In a television interview today, Sheikh Raed Salakh, the radical Islamic cleric, claimed that Israeli soldiers shot one of the people onboard the Marmara because they thought it was him. Interestingly, he called his doppleganger a soldier, a "jundi" in Arabic. Would he call a peace activist, or even an unarmed pro-Gaza activist, a "soldier"? A few of the other passengers on the ship talked about becoming Shaheeds, martyrs. One even expressed regret for surviving.

Foolishly, all the Turkish citizens arrested on the flotilla were sent back to Turkey. We should have deported only those not involved in violence. Those who attacked our soldiers will now be able to join the Irish ship named after Rachel Corrie, which is currently docked in Turkey, and unless some kind of agreement between Israel, Ireland, the Free Gaza Movement and the crew of the Rachel Corrie is reached, they'll be able to attempt a repeat of the events of the Marmara.

I have to say that this whole flotilla thing is one case where I'm mad as hell at almost everyone involved, from the Israeli government to the anti-Israel "provocation activists". Yesterday, a few of our Knesset Members joined the list of people who piss me off. Yossi Sarid's reaction to the near-brawl and all the cursing was just perfect (the English version, unfortunately, dropped Sarid's lament in the end against the nationalism taking over the Knesset, by both Jews and Arabs).

Alleviate the Gaza Blockade, Don't Lift It

Israeli Prime Minister Benjamin Netanyahu was too defiant in his public statement yesterday, but he certainly was right about one thing - letting ships sail to Gaza freely would create an Iranian port on the Mediterranean Sea. Do all those demanding that Israel lift the blackade not realize that such a move would amount to giving Hamas a free pass to arm itself with thousands of missiles a day, or do they just not care?

Much of our policy is foolish. While we already do transport a lot of stuff into Gaza,  the list of items we don't allow into the territory seems quite random. Supplies without any military purposes should be allowed in, as should people who are not suspected terrorists. This isn't a free flow of people and goods, but it is a freer flow.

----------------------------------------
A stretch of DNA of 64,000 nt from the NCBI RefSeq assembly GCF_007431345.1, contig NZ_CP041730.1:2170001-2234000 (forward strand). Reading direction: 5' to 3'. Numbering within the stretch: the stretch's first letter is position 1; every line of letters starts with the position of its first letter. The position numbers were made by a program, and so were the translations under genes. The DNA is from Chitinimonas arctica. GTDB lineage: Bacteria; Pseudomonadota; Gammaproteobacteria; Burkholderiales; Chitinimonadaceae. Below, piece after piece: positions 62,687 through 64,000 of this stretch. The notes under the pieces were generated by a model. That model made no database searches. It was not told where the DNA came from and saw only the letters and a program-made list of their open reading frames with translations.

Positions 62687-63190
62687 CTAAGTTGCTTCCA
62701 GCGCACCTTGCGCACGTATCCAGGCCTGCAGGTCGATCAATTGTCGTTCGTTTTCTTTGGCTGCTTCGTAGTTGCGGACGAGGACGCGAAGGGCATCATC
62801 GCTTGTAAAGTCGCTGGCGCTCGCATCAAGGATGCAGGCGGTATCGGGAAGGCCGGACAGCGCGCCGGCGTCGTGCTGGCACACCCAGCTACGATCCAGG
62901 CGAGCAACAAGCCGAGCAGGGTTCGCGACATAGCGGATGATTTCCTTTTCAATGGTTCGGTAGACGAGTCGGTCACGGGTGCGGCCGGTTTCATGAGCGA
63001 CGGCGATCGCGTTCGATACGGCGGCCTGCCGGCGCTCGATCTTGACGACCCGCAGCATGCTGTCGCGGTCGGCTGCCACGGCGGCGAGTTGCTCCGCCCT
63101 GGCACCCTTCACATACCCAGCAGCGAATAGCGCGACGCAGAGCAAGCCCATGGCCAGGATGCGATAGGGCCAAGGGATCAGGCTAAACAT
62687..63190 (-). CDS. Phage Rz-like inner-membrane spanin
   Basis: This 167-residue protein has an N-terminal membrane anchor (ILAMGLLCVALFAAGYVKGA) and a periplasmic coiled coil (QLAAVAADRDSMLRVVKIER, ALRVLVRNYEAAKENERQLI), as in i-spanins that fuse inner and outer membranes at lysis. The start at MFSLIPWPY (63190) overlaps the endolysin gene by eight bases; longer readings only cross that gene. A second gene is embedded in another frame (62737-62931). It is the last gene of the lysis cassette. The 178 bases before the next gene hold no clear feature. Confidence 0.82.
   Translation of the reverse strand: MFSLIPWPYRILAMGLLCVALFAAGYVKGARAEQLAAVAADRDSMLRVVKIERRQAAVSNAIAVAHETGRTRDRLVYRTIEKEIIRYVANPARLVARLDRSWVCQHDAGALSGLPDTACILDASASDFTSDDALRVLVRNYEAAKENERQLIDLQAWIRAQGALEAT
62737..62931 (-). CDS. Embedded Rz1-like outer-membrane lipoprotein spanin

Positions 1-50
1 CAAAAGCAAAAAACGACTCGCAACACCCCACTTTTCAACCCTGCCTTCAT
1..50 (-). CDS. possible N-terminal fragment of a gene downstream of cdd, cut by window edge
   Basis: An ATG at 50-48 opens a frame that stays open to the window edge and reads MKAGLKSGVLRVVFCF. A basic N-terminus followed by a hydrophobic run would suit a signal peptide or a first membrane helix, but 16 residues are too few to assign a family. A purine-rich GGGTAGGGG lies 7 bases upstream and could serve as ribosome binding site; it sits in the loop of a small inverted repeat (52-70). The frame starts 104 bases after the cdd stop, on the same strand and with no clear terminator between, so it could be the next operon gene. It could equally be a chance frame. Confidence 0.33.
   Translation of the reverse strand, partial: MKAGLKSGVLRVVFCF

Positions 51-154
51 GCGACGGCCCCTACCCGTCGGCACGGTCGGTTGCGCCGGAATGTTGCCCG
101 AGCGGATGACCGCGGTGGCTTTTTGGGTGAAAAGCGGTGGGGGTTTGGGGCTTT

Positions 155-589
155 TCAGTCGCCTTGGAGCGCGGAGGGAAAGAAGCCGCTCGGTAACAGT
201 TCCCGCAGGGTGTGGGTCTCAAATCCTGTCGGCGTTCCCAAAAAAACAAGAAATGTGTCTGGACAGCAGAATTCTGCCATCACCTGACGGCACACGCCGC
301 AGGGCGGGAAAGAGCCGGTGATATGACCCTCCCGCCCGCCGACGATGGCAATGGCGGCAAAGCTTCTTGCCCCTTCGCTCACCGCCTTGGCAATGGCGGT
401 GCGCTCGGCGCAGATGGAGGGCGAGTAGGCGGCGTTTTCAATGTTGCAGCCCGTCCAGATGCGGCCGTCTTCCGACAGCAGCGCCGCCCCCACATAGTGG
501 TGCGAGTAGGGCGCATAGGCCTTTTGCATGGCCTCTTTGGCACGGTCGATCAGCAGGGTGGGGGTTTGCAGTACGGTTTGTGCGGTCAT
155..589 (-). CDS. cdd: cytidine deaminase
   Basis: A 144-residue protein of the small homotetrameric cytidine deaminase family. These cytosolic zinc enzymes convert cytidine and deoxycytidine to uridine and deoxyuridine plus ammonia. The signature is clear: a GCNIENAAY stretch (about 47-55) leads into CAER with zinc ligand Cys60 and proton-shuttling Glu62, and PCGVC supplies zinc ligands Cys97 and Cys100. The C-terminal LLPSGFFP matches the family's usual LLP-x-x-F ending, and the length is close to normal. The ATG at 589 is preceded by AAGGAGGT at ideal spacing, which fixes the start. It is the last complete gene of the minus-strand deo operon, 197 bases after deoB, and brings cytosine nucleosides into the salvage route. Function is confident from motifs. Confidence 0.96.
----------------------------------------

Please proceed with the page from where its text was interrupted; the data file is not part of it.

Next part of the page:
And by the way, Israel took the cargo from the "freedom flotilla" and loaded it on trucks. They're now stuck at the border with Gaza, because Hamas is the one who won't let it in. What the hell is up with that?

Israel Must Investigate Itself

Israel should not submit to an international investigation of the Gaza flotilla fiasco. It should conduct its own investigation. It should be a National Investigative Committee (ועדת חקירה ממלכתית), the highest, most independent sort of investigation, in which the government is the one who decides to establish it, but it is the chief justice of the Supreme Court who appoints its members. It can even have international observers, but the Israelis will be the ones conducting the investigation.

Investigations of lower stature are not enough. An investigation by the military won't have international credibility, and most importantly, wouldn't have the authority to look into the government ministers' decision-making process. A government-appointed committee wouldn't cut it either, unless it has exactly the same authority as a National Investigative Committee and its members can be trusted to be independent (this might be what happens in the end, if the law doesn't allow for a National Investigative Committee to have international observers).

It now seems that some cabinet members support a high-ranking investigation. Even Avigdor Lieberman is on board, so I'm pretty confident it won't be too long before the government decides to act.

Wednesday, June 02, 2010

Nobody Takes Responsibility

Today's Ha'aretz is the second annual Author's Edition, in which fiction writers and poets take over the newspaper for one day and report the (real) news. Etgar Keret's piece about trying to find someone to interview who would take responsibility for the flotilla fiasco is quite telling. In a normal country, at least one top ranking official would resign over such a fatal failure, but not in Israel.